Whether the level of guidance and linearity will be a good or bad thing will largely depend on the player, for me personally, I found it welcoming. Exploration can be done at your own pace and you almost always get something out of it, whether it’s a new trinket or weapon, or knowledge. Then when you’ve done all you wanted to do in a particular place and time, you head towards the main objective marker which will usually uncover something new about the Visionary located in that area. Sometimes you’ll stumble across some bunker or hidden away building and have no idea what its purpose is until much later. Having these puzzle pieces fall into place is deeply satisfying.
Visually Deathloop is as gorgeous and distinct as Arkane’s other projects, with a very welcome splash of colour. The game is set in an alternate timeline 50s/60s and this aesthetic is reflected wonderfully in the architecture and interior design. Everything from the weapons, Colt and Julianna’s outfits, the various Eternalists with their body paint and masks, and the in-world art like magazine covers, posters, advertisements – all of it exudes an imaginative yet believable style.
Colt and Julianna’s dynamic is immediately compelling and is the narrative throughline that props up the story as you progress from loop to loop. Their back and forth banter is natural and fun – they feel like actual people. Otherwise, the story is delivered through audio logs, documents, and eavesdropping on Eternalists. Thankfully, the voice acting and writing are engaging enough to incentivise seeking this stuff out.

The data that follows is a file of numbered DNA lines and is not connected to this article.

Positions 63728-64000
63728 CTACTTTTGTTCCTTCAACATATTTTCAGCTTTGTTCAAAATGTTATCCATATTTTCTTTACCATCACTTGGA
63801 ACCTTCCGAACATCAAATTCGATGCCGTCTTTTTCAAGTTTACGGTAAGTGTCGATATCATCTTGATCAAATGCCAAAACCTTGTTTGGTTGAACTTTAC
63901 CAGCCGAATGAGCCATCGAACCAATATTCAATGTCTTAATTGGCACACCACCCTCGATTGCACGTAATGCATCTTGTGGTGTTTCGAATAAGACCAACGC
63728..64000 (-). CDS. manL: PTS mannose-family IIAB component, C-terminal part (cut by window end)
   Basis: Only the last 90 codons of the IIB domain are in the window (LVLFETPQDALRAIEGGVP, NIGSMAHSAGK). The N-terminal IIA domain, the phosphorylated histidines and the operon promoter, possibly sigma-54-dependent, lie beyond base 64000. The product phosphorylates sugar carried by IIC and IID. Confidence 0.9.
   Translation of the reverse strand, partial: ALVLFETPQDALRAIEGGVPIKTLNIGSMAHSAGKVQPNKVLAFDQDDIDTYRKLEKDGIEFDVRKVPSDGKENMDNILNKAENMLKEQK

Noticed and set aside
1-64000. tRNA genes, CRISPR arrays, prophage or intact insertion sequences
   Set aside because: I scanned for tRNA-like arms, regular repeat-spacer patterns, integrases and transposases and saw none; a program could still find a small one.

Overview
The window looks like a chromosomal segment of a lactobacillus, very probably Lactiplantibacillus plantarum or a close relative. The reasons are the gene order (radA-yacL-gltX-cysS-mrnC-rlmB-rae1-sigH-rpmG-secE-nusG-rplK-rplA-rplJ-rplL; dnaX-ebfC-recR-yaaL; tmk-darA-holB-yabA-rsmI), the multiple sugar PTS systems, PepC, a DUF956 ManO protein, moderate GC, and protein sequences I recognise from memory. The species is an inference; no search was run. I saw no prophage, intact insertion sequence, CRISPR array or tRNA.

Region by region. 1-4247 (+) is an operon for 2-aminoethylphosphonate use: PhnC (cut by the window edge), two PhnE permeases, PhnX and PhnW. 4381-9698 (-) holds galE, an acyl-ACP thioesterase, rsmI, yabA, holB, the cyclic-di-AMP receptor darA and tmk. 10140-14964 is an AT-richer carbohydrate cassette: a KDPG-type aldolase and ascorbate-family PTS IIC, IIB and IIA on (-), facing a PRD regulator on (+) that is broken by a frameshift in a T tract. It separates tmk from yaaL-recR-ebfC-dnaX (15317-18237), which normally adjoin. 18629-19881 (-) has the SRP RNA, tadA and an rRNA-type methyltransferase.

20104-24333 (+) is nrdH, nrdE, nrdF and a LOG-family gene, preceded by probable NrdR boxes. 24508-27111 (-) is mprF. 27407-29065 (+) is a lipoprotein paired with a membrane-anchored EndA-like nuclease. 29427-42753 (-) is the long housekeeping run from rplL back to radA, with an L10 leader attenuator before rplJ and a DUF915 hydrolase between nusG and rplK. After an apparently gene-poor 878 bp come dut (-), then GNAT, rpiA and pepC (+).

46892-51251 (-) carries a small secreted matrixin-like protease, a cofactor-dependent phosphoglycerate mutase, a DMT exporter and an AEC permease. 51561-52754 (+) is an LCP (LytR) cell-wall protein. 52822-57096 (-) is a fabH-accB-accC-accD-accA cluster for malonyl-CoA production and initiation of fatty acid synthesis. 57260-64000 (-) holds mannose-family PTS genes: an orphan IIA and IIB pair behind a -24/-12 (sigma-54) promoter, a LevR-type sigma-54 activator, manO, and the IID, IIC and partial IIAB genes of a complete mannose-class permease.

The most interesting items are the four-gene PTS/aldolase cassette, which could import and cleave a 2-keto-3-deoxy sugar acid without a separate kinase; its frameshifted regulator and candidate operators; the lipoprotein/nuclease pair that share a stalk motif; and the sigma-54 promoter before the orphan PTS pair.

Deathloop manages to solve a number of issues I’ve personally always had with the Dishonored games, and I suppose Immersive Sims in general. The first being the compulsion I have to quicksave every five seconds just in case I get detected by an enemy and all hell breaks loose. In Deathloop, breaking stealth is not necessarily a fail state and it’s far less likely to lock you out of certain mission objectives or endings. In Dishonored, for example, the total amount of people you kill (rather than knock unconscious) will impact the state of future levels and can get you a totally different ending. Deathloop has no such burden because… it’s a loop! No one is really being killed and it will all reset come dawn.
The second improvement is in relation to a fear of missing out. In games like Prey or Dishonored I felt compelled to search every nook and cranny regardless of what my objective was because I figured if I progress the story too much I won’t be able to return and will miss stuff. With Deathloop, the levels are designed to be revisited again and again, which completely alleviates the pressure to explore everything as soon as you arrive. In this way, you can plan out your visits on each loop: ‘yesterday I went to Charlie Montague’s sci-fi LARP game house but today I think I’m gonna check out that library full of guns.’